Thoughtful Termination (Of Wires)

When you are checking a unit of any kind, you should be keeping your eyes open for signs of arcing and melting at all of your wire connections and contact points. We find issues with melting terminals on contactors and in disconnects regularly. Still, We rarely think about the relationship between circuit ampacity, wire size, and the connections to our equipment.

First, consider that a #10 wire doesn't always have an ampacity of 30 amps; it has an ampacity of 30 amps with a 60° Celsius rated assembly at 30° Celsius ambient.


Now, look carefully at the wire and the contactor at the start of the article.

The wire (conductor) is rated at 90°, and the contactor is rated at 75° when torqued down to 22 in/lbs on screw-type terminals and 40 in/lbs on lug-type.

So, the entire assembly is only as good as the weakest link, and the weakest link is the terminals, and the terminals are only as good as the contact they are making.

Conclusion: The termination (connection) points are usually the weakest point of the circuit.

When sizing conductors, don't forget ANY of the termination points. From the breaker to the disconnect to the unit, every termination point should be properly connected. Check the rating if you intend to use any ampacity other than 60° Celsius.

Check those connections. Make sure they are snug and properly suited for the ampacity of the circuit.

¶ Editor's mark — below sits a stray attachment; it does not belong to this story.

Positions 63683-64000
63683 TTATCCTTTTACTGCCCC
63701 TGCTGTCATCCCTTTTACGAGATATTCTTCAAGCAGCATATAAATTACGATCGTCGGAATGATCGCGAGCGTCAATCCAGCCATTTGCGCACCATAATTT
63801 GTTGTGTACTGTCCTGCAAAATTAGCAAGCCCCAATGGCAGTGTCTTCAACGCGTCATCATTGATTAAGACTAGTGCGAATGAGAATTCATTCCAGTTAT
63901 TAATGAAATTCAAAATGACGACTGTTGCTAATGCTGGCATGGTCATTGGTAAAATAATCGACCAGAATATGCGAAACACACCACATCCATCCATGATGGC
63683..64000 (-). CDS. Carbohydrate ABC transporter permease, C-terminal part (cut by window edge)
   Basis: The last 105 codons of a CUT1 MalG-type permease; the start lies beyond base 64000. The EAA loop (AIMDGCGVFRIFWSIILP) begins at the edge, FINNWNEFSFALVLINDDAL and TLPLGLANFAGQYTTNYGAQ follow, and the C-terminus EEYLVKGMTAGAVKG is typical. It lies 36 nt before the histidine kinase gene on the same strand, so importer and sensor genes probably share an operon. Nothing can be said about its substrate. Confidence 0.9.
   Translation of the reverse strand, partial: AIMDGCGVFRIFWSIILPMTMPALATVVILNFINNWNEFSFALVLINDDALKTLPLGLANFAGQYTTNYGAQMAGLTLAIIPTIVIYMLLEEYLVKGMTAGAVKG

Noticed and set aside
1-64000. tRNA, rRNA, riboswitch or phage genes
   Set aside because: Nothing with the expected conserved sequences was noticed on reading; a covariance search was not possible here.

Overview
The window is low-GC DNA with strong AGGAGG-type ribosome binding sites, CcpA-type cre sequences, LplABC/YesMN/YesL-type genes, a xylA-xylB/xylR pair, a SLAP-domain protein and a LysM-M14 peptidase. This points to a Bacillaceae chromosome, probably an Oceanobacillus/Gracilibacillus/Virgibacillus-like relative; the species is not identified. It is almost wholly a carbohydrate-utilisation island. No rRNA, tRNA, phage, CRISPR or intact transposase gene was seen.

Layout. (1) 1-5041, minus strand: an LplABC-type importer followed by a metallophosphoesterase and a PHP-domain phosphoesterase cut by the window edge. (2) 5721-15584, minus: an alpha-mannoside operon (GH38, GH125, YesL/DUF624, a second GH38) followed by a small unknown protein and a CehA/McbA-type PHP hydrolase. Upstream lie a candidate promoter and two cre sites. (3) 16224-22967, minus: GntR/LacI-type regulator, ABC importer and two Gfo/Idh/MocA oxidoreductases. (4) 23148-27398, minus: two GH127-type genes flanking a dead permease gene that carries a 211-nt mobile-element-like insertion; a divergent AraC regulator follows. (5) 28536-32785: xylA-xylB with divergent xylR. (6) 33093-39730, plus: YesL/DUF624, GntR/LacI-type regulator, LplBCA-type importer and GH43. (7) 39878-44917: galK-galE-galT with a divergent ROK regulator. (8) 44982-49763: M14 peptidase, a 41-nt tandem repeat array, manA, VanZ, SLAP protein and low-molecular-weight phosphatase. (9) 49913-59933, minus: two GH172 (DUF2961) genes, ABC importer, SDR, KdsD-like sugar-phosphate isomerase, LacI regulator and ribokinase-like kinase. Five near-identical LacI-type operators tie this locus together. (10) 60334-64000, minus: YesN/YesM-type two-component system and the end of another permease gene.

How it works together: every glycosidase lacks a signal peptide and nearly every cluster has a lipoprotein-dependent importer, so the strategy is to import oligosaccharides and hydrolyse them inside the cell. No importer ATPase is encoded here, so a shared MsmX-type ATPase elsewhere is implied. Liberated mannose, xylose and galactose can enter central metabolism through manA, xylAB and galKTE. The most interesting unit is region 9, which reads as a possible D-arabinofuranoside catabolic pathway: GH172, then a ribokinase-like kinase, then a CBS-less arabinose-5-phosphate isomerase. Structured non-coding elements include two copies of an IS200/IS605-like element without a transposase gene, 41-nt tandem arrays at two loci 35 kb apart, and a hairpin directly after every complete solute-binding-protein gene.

For more great info on this, go HERE.

—Bryan

Related Tech Tips

Defrost Termination & Fail-Safe
As an A/C tech, I can sometimes get the terms “defrost termination” and “defrost fail-safe” mixed up because they sound pretty similar. Before we cover these terms, let's set the basic defrost groundwork for refrigeration (coolers and freezers). Defrost is accomplished in one of a few ways; these first two only apply to “coolers” where […]
Read more
How I Failed to Re-diagnose: The Lesson I Learned
This is the tale of how I found myself stuck on a service call for over 12 hours on a weekend due to my failure to re-diagnose an issue. I was working for a service company that had many accounts with local gas stations. These were large customers, and we did everything we could to […]
Read more
What Willis Understood 
I've been reading a book called Cool: How Air Conditioning Changed Everything, and it got me interested once again in the history of air conditioning and refrigeration. Like many things, the people who are credited with “inventing” are the ones dogged enough to make an idea commercially successful, not the idealists forever tucked away in the […]
Read more

Leave a Reply

Your email address will not be published.

This site uses Akismet to reduce spam. Learn how your comment data is processed.

loading

To continue you need to agree to our terms.

The HVAC School site, podcast and daily tech tips
Made possible by Generous support from